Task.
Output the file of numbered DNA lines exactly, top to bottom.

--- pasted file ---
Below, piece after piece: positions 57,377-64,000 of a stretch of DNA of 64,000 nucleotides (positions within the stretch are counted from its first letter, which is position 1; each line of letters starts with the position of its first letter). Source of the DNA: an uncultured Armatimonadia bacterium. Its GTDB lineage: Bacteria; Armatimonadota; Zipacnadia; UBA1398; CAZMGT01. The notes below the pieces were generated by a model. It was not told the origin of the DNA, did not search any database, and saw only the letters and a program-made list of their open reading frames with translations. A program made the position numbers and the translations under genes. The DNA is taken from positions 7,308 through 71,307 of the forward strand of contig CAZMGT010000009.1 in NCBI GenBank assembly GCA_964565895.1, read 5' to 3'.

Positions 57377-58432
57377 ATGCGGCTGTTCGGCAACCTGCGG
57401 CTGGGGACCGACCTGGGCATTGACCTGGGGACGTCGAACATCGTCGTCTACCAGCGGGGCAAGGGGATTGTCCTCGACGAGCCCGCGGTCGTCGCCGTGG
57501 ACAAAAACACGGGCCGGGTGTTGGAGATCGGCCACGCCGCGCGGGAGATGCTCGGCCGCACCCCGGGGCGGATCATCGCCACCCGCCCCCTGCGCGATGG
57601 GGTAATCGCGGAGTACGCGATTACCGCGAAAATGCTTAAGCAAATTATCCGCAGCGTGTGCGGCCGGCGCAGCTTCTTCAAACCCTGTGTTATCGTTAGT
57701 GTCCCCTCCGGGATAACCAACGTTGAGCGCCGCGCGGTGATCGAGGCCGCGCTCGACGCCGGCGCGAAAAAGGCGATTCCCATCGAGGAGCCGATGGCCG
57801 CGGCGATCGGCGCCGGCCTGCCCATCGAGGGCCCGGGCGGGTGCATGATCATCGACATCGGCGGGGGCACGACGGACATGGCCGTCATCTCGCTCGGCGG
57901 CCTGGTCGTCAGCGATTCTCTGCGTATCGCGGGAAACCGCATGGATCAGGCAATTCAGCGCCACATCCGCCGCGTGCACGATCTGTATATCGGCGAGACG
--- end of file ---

Below, piece after piece: positions 57,377-64,000 of a stretch of DNA of 64,000 nucleotides (positions within the stretch are counted from its first letter, which is position 1; each line of letters starts with the position of its first letter). Source of the DNA: an uncultured Armatimonadia bacterium. Its GTDB lineage: Bacteria; Armatimonadota; Zipacnadia; UBA1398; CAZMGT01. The notes below the pieces were generated by a model. It was not told the origin of the DNA, did not search any database, and saw only the letters and a program-made list of their open reading frames with translations. A program made the position numbers and the translations under genes. The DNA is taken from positions 7,308 through 71,307 of the forward strand of contig CAZMGT010000009.1 in NCBI GenBank assembly GCA_964565895.1, read 5' to 3'.

Positions 57377-58432
57377 ATGCGGCTGTTCGGCAACCTGCGG
57401 CTGGGGACCGACCTGGGCATTGACCTGGGGACGTCGAACATCGTCGTCTACCAGCGGGGCAAGGGGATTGTCCTCGACGAGCCCGCGGTCGTCGCCGTGG
57501 ACAAAAACACGGGCCGGGTGTTGGAGATCGGCCACGCCGCGCGGGAGATGCTCGGCCGCACCCCGGGGCGGATCATCGCCACCCGCCCCCTGCGCGATGG
57601 GGTAATCGCGGAGTACGCGATTACCGCGAAAATGCTTAAGCAAATTATCCGCAGCGTGTGCGGCCGGCGCAGCTTCTTCAAACCCTGTGTTATCGTTAGT
57701 GTCCCCTCCGGGATAACCAACGTTGAGCGCCGCGCGGTGATCGAGGCCGCGCTCGACGCCGGCGCGAAAAAGGCGATTCCCATCGAGGAGCCGATGGCCG
57801 CGGCGATCGGCGCCGGCCTGCCCATCGAGGGCCCGGGCGGGTGCATGATCATCGACATCGGCGGGGGCACGACGGACATGGCCGTCATCTCGCTCGGCGG
57901 CCTGGTCGTCAGCGATTCTCTGCGTATCGCGGGAAACCGCATGGATCAGGCAATTCAGCGCCACATCCGCCGCGTGCACGATCTGTATATCGGCGAGACG